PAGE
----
Species-selective Aerobic Degradation of Dinoflagellate Cysts - Results of a Natural Exposure Experiment
Organic-walled dinoflagellate cysts undergo species-selective decomposition in oxic environments but are preserved under anoxic conditions. The relative degradation rate of individual species has been assessed during exposure experiments under oxic and anoxic conditions at two sites in the Eastern Mediterranean, namely the Urania and Bannock Basins areas. These areas contain anoxic brine waters and are overlain by oxic intermediate and surface waters. The exposed material consisted of sediments collected from (a) the Namibian shelf, (b) the S1 sapropel and (c) modern eastern Mediterranean. After 15 months of exposure to oxic conditions, sub-samples from the Namibian shelf and the sapropel showed a considerable reduction in cysts concentration compared to their original abundance. Exposure to anoxic conditions did not lead to detectable differences in relation to the initial composition. Our experimental results indicate that Brigantedinium spp. and Echinidinium granulatum are very sensitive to oxygen exposure, whereas Spiniferites spp., Lingulodinium machaerophorum and Echinidinium spp. appear to be moderately sensitive. Nematosphaeropsis labyrinthus, Echinidinium aculeatum, Operculodinium israelianum, and Impagidinium aculeatum are extremely resistant against aerobic decay. The observed changes in the dinocysts assemblages provide clear and straightforward argument that species- selective degradation of dinocysts takes place rapidly under oxic conditions independently from dinocyst production and transport processes. Our results imply that diagenetically induced composition changes have to be taken into account not only during interpretations of fossil records but also (sub) recent dinocyst assemblages.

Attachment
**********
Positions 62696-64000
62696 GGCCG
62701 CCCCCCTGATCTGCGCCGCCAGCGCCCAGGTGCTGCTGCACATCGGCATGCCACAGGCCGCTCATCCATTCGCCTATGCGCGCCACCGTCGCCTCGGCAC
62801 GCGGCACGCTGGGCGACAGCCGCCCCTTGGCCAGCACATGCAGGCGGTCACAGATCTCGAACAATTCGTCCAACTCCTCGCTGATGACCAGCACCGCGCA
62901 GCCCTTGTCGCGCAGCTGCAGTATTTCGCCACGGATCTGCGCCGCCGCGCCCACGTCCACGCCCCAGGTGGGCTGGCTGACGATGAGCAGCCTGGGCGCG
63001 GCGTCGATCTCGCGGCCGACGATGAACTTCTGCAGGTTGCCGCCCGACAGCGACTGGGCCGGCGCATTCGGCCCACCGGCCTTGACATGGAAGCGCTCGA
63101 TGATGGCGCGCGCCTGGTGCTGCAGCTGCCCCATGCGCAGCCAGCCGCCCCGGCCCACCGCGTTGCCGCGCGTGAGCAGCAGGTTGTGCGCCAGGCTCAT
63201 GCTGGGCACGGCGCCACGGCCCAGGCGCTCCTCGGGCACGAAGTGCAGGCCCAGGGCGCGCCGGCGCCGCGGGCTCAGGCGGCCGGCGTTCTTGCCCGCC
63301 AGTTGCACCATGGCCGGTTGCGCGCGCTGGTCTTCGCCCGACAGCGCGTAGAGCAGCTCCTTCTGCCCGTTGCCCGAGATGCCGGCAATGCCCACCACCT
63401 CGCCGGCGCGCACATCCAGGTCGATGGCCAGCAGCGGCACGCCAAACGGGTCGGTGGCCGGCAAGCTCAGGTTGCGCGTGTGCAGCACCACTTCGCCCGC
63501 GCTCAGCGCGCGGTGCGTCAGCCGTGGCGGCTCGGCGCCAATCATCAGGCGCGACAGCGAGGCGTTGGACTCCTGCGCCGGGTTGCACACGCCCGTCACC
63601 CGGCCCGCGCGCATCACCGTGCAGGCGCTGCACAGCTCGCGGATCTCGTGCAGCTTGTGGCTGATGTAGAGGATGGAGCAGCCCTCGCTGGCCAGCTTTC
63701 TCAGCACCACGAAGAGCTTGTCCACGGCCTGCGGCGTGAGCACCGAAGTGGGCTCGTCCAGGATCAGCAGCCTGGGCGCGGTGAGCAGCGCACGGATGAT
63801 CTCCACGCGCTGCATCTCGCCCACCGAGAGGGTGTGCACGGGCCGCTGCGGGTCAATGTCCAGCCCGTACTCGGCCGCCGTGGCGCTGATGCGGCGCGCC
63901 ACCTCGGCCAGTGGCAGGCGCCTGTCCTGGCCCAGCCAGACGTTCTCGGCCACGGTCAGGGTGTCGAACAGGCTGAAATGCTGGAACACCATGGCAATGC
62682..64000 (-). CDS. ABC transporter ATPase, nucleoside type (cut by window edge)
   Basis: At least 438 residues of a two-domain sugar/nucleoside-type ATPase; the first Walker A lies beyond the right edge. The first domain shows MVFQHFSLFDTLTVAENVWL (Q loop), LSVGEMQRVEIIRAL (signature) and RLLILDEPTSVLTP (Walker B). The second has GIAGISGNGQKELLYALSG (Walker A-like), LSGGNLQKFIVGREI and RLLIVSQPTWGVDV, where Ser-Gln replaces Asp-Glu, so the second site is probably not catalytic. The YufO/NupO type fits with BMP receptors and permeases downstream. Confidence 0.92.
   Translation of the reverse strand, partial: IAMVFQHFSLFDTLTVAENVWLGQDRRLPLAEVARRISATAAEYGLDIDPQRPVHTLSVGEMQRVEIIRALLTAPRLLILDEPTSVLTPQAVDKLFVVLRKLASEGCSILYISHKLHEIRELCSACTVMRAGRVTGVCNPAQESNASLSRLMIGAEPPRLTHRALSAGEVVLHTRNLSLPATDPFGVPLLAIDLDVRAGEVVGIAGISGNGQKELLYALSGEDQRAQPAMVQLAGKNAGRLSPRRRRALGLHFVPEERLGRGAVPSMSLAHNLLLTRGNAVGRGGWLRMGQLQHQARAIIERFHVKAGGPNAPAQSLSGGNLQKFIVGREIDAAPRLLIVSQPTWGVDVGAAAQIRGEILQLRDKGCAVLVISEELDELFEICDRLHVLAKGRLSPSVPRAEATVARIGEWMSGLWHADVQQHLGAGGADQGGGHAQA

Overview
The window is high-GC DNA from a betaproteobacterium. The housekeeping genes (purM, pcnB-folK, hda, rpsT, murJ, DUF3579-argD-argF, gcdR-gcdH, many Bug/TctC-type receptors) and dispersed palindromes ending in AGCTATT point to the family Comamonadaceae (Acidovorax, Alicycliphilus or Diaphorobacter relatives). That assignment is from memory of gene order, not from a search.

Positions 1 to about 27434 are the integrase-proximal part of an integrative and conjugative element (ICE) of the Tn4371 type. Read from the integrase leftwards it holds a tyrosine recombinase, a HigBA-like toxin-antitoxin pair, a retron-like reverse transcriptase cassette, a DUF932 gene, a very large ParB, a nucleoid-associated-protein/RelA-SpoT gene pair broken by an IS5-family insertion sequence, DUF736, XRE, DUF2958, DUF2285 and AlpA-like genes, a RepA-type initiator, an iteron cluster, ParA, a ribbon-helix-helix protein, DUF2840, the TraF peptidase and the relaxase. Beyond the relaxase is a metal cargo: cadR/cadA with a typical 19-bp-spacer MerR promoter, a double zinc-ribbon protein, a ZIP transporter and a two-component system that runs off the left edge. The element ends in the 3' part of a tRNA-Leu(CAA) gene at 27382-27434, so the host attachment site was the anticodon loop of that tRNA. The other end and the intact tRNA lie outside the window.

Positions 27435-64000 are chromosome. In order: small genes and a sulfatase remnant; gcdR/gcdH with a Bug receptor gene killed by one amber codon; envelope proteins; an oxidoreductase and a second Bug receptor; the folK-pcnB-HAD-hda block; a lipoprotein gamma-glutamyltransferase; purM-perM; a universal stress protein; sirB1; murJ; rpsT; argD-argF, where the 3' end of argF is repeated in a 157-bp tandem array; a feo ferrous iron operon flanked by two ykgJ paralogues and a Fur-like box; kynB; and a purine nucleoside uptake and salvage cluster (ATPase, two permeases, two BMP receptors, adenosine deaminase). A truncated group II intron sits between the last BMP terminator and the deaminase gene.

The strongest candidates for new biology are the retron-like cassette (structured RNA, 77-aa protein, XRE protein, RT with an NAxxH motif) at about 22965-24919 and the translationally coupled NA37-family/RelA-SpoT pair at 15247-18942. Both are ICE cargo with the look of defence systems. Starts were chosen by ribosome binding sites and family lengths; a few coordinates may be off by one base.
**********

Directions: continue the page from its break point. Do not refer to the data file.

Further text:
AGU Fall Meeting Abstracts
- Pub Date:
- December 2007
- 4952 Palynology